Home Secretary Jacqui Smith:
Ms Smith also used her speech to take a swipe at the suggestion by David Cameron, the Tory leader, and David Davis, the shadow home secretary, that Britain was a “broken society”, branding the claim “just plain wrong”.
“The two Davids. What a pair they make,” she said.
“While one was on manoeuvers with the Territorial Army, the other was plotting midnight raids on Eton’s tuck shop …
“But I’ll tell you what. Neither of them has got a grip on crime, on its causes or on its consequences.”
Ms Smith added: “Tolerance and freedom. Fairness and respect, rights and responsibilities. That’s what Labour stands for. Protecting communities and securing Britain’s future.”
While David was raiding tuck shops, and the other David was manoeuvring with the TA, Jacqui Smith fought crime on the front line, by teaching Economics at Arrow Vale High School in Redditch from 1986 to 1988, followed by a post at Worcester Sixth Form College before becoming Head of Economics and GNVQ Co-ordinator at Haybridge High School, Hagley in 1990, later being elected MP for Redditch at the 1997 general election (Wikipedia).
She is zero-tolerant of anti-social behaviour and its causes, burglary, drug and alcohol misuses, the Pope isn’t Protestant, and bears relieve themselves in wooded areas.
A union is warning that the privacy of sensitive information could be put at risk by a statistics agency IT deal.
Proposals by the Office for National Statistics (ONS) to outsource its IT functions to Fujitsu Services have prompted fears from the civil service union over confidentiality of data.
The Public and Commercial Services Union expressed concerns that plans to hand over work to the company, which is part of the Fujitsu multinational group, may risk the disclosure of private information as a result of the USA Patriot Act.
Under the terms of the Act, companies with operations in the America have to provide personal data to the US government. The union fears this could make UK companies and individuals less willing to provide commercially and personally sensitive data to the high-profile ONS.
Home Office Security Minister Tony McNulty has admitted the government made mistakes in response to the 7 July 2005 bomb attacks in London.
He said the government should not have treated the Muslim Council of Britain as the only voice of British Muslims.
That’s wierd, because at the time loads of British Muslims were saying exactly that.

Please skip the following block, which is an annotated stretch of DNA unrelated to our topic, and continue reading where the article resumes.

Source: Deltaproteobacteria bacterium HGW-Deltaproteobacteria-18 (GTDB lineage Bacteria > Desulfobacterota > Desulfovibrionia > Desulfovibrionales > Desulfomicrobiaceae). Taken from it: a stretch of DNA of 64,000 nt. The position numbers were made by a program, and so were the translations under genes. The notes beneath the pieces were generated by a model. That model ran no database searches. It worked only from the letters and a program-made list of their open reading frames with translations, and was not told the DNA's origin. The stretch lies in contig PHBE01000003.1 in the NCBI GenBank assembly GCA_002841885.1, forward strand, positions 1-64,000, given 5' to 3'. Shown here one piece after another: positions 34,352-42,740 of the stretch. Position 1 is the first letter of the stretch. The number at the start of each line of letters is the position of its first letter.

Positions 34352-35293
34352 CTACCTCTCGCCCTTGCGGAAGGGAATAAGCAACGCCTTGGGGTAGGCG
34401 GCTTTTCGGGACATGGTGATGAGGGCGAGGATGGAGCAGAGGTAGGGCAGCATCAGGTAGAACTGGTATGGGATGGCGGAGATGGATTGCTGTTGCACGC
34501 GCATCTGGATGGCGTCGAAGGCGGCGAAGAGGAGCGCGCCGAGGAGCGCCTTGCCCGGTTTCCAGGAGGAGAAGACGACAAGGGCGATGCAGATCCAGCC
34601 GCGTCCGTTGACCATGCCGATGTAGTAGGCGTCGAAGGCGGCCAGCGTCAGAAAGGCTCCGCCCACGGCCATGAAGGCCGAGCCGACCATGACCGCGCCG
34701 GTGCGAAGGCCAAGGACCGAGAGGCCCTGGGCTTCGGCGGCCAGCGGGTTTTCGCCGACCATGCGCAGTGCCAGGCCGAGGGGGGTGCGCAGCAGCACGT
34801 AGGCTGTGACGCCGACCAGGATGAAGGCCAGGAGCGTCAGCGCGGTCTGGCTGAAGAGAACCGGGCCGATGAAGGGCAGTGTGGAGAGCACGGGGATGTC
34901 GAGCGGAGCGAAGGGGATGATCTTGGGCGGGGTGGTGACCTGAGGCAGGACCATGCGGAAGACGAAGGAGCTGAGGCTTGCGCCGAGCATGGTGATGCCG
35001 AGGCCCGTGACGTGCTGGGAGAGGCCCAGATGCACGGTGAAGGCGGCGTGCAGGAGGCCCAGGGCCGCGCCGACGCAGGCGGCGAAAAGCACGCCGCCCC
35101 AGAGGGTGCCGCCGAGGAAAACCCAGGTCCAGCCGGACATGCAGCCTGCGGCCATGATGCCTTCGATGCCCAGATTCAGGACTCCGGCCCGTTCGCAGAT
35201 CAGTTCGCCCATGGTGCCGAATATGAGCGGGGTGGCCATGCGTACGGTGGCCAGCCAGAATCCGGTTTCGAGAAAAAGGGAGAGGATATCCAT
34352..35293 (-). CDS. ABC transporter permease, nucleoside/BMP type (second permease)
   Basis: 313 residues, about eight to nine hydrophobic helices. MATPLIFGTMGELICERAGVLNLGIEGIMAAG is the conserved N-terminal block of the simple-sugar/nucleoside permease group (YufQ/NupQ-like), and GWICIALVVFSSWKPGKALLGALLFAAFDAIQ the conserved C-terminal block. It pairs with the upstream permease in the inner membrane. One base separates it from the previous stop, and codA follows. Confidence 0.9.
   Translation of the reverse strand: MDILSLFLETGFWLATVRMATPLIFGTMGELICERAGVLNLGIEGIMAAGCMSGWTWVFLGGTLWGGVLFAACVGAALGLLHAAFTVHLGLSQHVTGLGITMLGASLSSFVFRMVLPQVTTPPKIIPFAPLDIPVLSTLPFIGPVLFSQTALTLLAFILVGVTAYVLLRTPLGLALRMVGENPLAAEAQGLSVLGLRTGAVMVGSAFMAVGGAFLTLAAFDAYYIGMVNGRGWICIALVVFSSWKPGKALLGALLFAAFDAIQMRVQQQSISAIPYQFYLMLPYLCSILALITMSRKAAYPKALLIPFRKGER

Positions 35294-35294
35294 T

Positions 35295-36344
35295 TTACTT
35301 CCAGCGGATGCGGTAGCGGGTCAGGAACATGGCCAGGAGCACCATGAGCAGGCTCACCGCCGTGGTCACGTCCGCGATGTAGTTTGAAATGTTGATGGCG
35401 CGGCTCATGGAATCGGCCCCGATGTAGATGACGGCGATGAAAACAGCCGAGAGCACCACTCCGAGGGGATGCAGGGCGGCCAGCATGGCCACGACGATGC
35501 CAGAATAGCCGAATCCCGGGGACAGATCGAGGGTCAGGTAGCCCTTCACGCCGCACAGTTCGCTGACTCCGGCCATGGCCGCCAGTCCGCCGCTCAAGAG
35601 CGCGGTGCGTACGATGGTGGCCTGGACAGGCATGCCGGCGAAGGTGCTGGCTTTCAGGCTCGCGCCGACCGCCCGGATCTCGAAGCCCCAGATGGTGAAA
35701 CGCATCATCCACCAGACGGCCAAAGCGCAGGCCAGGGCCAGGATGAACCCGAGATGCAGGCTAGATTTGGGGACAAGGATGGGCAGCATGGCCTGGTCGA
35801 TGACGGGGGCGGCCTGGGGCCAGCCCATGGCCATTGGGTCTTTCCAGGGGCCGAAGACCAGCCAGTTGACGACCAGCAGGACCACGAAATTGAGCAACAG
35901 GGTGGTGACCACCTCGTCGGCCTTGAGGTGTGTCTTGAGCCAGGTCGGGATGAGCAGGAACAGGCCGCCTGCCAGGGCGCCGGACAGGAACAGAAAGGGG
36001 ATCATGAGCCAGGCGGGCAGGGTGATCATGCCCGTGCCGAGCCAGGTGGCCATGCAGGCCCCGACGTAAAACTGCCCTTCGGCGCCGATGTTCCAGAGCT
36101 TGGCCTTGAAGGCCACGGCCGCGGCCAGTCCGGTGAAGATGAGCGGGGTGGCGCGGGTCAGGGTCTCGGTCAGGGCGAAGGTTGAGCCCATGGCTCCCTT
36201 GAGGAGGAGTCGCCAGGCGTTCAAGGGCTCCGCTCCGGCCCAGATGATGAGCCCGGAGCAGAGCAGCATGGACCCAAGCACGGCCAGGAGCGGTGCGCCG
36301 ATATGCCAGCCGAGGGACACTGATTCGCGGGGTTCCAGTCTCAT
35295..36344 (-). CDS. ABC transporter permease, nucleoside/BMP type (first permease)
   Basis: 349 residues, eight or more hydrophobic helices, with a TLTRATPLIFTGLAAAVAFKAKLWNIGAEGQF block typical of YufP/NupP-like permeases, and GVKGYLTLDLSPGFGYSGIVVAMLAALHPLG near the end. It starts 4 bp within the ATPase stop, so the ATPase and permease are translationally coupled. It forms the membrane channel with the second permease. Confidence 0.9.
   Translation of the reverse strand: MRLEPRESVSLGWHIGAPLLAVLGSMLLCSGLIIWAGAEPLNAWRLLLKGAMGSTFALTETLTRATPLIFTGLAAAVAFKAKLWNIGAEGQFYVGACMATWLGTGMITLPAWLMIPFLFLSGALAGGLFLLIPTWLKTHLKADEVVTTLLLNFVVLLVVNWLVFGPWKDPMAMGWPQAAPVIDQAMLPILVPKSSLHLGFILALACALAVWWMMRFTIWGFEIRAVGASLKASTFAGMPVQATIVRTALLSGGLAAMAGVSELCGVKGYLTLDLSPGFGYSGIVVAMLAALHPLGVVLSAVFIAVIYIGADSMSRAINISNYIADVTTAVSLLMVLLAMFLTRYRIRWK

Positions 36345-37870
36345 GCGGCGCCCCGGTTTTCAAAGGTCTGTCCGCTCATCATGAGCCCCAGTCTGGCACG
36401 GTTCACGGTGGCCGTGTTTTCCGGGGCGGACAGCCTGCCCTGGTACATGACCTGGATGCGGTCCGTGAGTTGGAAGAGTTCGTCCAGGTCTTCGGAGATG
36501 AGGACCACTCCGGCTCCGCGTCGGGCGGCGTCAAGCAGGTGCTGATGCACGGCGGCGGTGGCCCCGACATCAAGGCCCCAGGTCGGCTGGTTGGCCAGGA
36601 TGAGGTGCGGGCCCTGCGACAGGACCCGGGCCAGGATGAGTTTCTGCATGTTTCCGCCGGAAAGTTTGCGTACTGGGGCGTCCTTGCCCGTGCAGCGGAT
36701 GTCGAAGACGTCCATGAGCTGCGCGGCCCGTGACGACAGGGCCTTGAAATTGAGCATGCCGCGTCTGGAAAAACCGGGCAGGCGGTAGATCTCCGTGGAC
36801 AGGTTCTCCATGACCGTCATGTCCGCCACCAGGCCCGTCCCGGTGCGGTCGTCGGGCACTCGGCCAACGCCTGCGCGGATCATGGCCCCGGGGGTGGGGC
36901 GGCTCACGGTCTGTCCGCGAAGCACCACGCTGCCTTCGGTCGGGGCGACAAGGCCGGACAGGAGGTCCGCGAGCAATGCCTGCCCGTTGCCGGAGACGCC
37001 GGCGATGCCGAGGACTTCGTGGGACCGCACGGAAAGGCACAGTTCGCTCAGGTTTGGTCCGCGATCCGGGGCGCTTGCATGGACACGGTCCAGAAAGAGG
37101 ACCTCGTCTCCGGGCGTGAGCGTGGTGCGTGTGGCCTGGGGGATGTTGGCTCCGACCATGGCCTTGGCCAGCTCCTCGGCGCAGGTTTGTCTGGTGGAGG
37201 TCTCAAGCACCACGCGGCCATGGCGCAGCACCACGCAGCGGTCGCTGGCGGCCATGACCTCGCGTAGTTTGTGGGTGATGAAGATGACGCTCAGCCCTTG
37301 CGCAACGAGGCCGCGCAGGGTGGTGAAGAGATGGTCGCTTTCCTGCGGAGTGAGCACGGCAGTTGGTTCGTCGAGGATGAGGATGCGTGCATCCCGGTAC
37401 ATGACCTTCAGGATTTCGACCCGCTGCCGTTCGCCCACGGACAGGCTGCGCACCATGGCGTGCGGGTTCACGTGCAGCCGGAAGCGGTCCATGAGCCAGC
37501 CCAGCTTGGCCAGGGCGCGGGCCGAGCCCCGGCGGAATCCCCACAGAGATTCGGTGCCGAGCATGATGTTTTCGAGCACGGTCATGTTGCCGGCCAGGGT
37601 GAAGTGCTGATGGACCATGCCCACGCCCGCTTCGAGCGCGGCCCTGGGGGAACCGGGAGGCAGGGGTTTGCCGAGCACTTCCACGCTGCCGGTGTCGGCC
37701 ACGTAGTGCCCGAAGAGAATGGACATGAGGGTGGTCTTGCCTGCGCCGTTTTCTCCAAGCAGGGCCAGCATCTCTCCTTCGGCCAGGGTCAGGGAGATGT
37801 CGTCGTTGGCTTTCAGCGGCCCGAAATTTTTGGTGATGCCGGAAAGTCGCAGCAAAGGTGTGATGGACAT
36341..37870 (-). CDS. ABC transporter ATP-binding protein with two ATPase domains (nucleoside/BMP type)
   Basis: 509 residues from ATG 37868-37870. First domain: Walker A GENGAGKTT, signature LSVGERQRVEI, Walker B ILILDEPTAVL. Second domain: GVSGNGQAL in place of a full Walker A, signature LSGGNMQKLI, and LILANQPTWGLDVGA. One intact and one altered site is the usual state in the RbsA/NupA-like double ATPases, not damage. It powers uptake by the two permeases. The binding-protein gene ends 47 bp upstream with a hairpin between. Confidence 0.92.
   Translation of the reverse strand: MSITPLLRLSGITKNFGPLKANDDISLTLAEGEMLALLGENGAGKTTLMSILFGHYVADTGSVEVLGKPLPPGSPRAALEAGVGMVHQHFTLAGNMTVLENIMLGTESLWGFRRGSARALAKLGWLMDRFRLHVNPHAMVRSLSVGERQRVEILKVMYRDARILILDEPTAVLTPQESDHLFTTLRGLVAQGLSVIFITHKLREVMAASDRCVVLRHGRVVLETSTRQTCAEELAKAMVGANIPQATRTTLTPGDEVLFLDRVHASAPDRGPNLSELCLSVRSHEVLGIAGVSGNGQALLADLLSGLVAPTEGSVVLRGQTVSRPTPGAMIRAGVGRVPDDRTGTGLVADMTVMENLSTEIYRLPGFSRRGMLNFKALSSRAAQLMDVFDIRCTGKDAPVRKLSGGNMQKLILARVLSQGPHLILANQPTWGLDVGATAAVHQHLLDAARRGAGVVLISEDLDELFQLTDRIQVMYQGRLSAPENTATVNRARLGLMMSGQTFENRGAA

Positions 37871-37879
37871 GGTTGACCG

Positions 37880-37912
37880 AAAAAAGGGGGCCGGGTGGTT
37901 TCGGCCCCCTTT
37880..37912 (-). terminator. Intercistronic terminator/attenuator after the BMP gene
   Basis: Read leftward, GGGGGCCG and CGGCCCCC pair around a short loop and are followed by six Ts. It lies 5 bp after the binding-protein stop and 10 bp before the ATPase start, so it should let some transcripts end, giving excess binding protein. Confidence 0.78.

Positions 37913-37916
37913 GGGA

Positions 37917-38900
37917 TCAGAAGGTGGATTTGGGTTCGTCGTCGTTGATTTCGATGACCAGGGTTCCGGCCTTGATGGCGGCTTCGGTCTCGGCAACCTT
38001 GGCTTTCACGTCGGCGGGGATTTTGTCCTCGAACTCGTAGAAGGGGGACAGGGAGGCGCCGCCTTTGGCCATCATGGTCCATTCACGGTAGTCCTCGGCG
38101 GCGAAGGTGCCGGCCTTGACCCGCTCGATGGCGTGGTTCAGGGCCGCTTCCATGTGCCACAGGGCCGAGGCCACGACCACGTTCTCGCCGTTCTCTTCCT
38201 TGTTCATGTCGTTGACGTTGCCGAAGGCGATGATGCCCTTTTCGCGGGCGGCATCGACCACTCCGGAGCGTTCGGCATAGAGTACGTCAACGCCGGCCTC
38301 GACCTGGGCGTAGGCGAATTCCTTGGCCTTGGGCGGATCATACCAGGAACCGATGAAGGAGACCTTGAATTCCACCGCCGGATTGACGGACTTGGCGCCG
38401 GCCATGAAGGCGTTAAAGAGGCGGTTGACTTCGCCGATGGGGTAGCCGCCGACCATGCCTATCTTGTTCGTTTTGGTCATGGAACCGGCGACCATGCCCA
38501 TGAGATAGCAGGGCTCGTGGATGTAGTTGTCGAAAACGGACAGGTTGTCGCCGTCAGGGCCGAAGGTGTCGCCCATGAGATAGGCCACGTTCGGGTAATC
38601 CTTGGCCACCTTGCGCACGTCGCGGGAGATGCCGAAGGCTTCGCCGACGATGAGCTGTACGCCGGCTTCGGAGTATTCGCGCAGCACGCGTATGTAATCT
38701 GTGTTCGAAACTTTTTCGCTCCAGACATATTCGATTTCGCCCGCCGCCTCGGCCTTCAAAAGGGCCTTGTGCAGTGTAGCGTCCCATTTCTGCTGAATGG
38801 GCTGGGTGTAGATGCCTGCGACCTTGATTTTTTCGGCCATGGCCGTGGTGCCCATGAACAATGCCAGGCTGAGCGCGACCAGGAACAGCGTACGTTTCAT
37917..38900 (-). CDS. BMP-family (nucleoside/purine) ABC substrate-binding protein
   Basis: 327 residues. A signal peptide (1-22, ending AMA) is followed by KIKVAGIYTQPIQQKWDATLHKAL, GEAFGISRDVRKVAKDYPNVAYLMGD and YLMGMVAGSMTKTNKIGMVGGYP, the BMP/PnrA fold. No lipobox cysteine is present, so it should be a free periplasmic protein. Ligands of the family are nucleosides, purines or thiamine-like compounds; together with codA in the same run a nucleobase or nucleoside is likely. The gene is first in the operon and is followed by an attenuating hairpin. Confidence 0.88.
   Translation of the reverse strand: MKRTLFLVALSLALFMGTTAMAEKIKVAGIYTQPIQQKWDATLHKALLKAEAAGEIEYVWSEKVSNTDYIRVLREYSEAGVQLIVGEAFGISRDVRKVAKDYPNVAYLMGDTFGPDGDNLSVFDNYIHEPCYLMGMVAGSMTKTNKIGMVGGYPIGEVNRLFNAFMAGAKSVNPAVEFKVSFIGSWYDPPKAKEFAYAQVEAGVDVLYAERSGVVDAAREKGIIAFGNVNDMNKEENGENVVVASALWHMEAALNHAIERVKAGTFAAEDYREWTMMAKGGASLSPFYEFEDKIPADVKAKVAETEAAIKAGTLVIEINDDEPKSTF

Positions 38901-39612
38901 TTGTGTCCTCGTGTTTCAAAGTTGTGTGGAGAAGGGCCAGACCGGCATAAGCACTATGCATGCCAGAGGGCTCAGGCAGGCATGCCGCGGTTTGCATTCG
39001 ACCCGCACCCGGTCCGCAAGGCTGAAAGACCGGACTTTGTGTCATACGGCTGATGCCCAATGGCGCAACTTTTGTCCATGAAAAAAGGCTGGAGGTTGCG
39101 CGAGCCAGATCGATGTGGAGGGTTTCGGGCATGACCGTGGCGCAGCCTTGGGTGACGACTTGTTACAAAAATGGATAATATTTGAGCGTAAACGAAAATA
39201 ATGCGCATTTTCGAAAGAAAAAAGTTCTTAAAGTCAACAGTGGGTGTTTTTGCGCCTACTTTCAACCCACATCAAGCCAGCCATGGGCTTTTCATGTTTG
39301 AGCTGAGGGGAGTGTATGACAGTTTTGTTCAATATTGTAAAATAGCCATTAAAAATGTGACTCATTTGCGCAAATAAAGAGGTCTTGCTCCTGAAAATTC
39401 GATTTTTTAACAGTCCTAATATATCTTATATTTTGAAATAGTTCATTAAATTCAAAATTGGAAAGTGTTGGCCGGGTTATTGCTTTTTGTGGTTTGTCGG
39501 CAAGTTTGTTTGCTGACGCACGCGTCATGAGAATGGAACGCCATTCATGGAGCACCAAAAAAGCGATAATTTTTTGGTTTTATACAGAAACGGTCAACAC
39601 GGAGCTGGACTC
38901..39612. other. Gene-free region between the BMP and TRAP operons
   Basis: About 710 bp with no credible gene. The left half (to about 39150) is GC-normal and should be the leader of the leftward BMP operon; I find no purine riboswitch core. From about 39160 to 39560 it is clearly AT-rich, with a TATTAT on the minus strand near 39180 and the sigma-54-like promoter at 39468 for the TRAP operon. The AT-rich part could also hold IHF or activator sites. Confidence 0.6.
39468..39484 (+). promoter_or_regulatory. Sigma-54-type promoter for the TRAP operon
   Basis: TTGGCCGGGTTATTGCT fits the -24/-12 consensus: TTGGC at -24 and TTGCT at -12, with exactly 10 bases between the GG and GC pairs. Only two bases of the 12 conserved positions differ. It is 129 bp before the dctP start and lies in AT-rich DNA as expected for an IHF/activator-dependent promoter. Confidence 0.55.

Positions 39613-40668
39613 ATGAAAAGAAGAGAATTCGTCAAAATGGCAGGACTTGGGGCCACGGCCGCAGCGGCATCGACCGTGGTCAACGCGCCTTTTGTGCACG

At a Labour Party conference fringe meeting, he warned against rushing into laws in response to a terror threat.
Except of course for Dutch Auction Detention, the exciting Home Office game, which Home Secretary Jacqui Smith talked about only the day before.
Echoing Tony Blair’s phrase on dealing with terrorism, he said: “Actually the rules of the game haven’t changed.”
Mr McNulty told the meeting in Bournemouth: “I think we have made mistakes since 7/7.”
He said one of these mistakes was Mr Blair’s argument that people must be ready to accept reductions in their civil liberties in the fight against terror because “the rules of the game have changed”.
An argument readily accepted by most Labour MPs, including… yes, including Mr McNulty, a minister in the Home Office at the time.
Within weeks of the 7 July attacks, Mr Blair unveiled a raft of legislative measures to tackle terrorists, including tougher deportation and extradition powers, a new offence of glorifying terrorism and powers to close a place of worship.
But in his speech on Wednesday, Mr McNulty suggested that ministers
And Labour MPs!
had been too ready to adopt exceptional measures which could impact on the liberties enjoyed as part of the British way of life.
He distanced himself from the phrase “war on terror” stressing that terrorism should be tackled through “normal” rather than “exceptional” means.
It was all that nasty Mr Blair’s fault, honest, I’ve only been in the job five minutes guv.
Home Secretary Jacqui Smith has said the time has come to look again at extending the 28-day limit on holding terrorism suspects.
She told a fringe meeting at Labour’s party conference prevention of terrorism outweighed any potential damage to community relations.
But Ms Smith ruled out extending the controversial period to 90 days.
This is about political expediency, not justice. Let’s look as if we’re doing something about terrorism – it’s been a week since we last announced something. What can we pick? Ah yes, detention without charge.
Keith Vaz, chairman of the Commons home affairs committee, said the police must prove that they need the extra time.
And then we need to consider the pros and cons.
Let’s not just pick a number out of the air and run with it.